In February of 1971, Fr. Carmen Giuliano, S.A. received the assignment from the Friars of the Atonement of creating St. Joseph’s Rehabilitation Center in Saranac Lake, “To serve God by promoting healing and recovery for all persons who suffer from the disease of alcoholism and chemical dependency,” and to “Prudently use resources to provide treatment and advocacy for those who lack the necessary resources.”
In the 46 years since the Centers’ founding, St. Joseph’s has provided the gifts of hope and healing from addiction to thousands of men, women, adolescents, and their families.
It is, therefore, with great admiration and tremendous sadness that I share the news that St. Joseph’s patriarch, Father Carmen, passed away in April.
Father Carmen’s death is not only a great loss to the Franciscan Friars of the Atonement of Garrison, NY, who founded St. Joseph’s, but also to the entire St. Joseph’s community, including our community of graduates, St. Joseph’s Fellowship, which after more than four decades of steady growth now numbers more than 4,000 members.
Father Carmen’s creativity, dedication and compassion were reflected in the farsighted St. Joseph’s Addiction Treatment Program that he created on a magic hill overlooking Lake Flower in Saranac Lake in 1971.
We are still guided by the mission that Father Carmen set for St. Joseph’s – to promote healing and recovery for individuals and families suffering from addiction, and to provide the highest quality professional services in a manner which recognizes the spiritual nature, inherent dignity and worth of every individual.
In preparing for opening St. Joseph’s as an addiction treatment center, Father Carmen traveled tirelessly around the country, picking the brains of noted addiction treatment experts to create an original approach to addiction founded on spirituality and best practices which was decades ahead of its time.
That strong foundation has allowed St. Joseph’s to evolve from its earliest days with the original six male residents to a truly comprehensive continuum of addiction treatment.
Although Father Carmen was too humble to ever seek or expect recognition, in 2011, to commemorate the agency’s 40th anniversary, St. Joseph’s formally dedicated our Spirituality Center as the Father Carmen Giuliano Spirituality Center in recognition of his vision and leadership.
In addition to a smiling picture of Father Carmen greeting all who enter the Spirituality Center, the following words are memorialized in the plaque dedicating the center in his name: “To heal the wounds, unite what has fallen apart, and to bring home those who have lost their way.” Those powerful words capture the spirit of the charge to all who have joined Father Carmen in his noble adventure, begun 46 years ago, to help addicts, and they remain a beacon for our efforts today and in the future.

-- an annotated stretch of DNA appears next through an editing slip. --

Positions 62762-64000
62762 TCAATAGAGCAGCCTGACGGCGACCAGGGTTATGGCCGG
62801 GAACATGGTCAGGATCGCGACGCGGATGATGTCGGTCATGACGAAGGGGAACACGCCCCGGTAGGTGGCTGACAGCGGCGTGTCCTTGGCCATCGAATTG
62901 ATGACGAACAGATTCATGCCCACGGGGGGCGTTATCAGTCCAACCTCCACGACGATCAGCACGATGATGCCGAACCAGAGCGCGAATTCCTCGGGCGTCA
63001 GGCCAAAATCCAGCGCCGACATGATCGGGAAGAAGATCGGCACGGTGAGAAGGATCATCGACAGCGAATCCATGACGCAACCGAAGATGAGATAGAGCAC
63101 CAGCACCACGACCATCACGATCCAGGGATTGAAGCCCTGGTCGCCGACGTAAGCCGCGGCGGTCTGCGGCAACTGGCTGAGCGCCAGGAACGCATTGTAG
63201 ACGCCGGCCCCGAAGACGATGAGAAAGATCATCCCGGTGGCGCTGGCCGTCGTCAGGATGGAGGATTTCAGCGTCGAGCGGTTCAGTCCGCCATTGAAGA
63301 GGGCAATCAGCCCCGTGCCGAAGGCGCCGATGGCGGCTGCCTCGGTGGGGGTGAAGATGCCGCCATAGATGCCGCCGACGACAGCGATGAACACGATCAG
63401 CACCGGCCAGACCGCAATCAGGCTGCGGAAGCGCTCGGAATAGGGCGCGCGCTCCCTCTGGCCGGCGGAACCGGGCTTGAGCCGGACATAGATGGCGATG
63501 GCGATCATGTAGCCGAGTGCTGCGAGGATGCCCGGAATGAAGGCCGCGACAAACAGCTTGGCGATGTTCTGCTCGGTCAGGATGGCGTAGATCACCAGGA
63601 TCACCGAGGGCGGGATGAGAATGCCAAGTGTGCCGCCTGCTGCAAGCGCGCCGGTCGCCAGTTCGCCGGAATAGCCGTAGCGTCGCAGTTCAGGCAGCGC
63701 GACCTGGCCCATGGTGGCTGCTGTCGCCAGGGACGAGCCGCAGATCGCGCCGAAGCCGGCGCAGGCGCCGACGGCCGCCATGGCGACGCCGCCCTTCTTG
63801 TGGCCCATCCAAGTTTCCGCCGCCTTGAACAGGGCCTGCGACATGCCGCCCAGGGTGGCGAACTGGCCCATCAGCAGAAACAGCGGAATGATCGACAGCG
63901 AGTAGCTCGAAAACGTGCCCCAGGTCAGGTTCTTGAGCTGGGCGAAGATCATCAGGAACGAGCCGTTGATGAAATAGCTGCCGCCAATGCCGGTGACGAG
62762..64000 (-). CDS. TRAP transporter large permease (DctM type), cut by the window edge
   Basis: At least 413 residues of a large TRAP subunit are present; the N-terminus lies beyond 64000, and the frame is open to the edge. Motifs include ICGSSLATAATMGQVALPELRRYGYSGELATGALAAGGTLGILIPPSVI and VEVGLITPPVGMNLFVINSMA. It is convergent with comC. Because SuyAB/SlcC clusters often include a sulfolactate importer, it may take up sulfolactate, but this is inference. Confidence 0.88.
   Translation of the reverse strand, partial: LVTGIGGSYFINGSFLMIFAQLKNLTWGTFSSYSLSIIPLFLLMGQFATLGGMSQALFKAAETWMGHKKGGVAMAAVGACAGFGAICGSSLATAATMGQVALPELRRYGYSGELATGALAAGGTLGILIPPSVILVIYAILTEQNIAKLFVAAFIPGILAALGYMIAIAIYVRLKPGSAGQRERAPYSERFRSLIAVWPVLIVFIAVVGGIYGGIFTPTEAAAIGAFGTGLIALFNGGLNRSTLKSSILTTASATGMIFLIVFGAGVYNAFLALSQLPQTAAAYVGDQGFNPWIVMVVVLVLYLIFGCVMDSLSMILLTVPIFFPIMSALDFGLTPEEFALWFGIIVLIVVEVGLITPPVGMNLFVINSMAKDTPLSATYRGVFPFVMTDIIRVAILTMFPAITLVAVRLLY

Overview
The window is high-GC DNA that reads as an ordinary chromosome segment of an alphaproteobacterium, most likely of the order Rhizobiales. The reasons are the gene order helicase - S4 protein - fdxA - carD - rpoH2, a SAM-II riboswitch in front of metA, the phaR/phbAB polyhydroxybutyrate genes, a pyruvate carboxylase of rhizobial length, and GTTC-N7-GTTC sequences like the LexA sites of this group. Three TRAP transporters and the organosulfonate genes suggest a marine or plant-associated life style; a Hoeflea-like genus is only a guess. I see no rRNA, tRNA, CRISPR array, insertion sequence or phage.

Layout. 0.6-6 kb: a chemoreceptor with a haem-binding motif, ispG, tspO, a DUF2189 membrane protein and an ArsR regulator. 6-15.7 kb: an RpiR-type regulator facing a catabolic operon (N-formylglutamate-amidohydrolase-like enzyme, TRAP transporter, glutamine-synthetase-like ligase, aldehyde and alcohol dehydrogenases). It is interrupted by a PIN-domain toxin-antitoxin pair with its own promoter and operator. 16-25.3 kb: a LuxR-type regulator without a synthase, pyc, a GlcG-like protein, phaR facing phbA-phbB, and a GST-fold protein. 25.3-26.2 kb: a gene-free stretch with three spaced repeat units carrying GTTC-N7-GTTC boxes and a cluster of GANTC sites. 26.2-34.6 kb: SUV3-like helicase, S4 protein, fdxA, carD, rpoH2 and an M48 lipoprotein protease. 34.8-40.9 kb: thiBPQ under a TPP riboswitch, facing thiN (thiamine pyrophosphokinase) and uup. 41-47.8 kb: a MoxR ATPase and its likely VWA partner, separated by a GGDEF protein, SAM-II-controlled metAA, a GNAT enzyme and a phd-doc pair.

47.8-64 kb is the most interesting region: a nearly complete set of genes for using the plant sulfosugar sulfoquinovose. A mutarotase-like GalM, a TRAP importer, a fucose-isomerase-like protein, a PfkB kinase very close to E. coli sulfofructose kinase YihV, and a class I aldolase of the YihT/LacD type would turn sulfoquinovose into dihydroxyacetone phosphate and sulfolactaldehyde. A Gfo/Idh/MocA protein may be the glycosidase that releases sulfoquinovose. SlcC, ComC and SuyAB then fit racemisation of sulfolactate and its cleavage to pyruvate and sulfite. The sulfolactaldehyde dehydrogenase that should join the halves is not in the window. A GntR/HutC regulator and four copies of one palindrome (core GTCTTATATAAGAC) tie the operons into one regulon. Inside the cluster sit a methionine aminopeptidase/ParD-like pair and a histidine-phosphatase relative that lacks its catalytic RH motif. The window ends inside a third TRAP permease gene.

Father Carmen, we will miss you and are fortunate to have had your gifts and your grace to lead our way to help others.
– Bob Ross, St. Joseph’s Addiction Treatment & Recovery Centers CEO and President
EULOGY FOR FATHER CARMEN GIULIANO, S.A.
– Father John Kean, SA
In looking at the many readings possible for our Mass today, as we celebrate the life of Fr. Carmen Giuliano, I immediately chose the Gospel reading from the Book of Luke Chapter 12:35-40. In this Gospel, we read how Jesus cautions us to be prepared for the hour when the Angel of Death will come to call us to our eternal home
Carmen was prepared for that hour spiritually. Physically, he knew that he was “not going anywhere”, as he once told me. “So”, he continued with a smile and a giggle, “I am ready to prepare myself spiritually.” He spoke of the blessings he had received at Holy Name Friary in Ringwood, N.J., and of the kindnesses offered him by the Franciscan Friars Minor and their faithful staff who are represented here today by Fr. Francis, Bro. Francis and Patty, the head of the nursing team.
His long journey with illness was a cross he accepted without complaint. Even though his body was immobilized by disease, his mind was clear and sharp. As can be imagined, he did not like the fact that he could no longer write letters to friends and relatives, or he could not go up to Danbury, CT, to see the dentist, his nephew, Ralph. Yet, he added that they understood. It is marvelous to see so many of the Giuliano family here this morning and we welcome, especially, Father’s other two nephews, Ted and Michael.
Among the assignments that Carmen had, he is noted for his ministry as Minister General of the Friars of the Atonement and as Director of Saint Joseph’s Rehabilitation Center in Saranac Lake, NY, a ministry that he started. So, to be pinned down to no active ministry at all, was one phase of his life that was very difficult. However, during both the active and inactive periods of this life the one constant quality that shows forth is the quality of his spiritual life. He often told me that his spiritual life could be summed up in a quote from Henri Nouwen, the great spiritual writer – namely: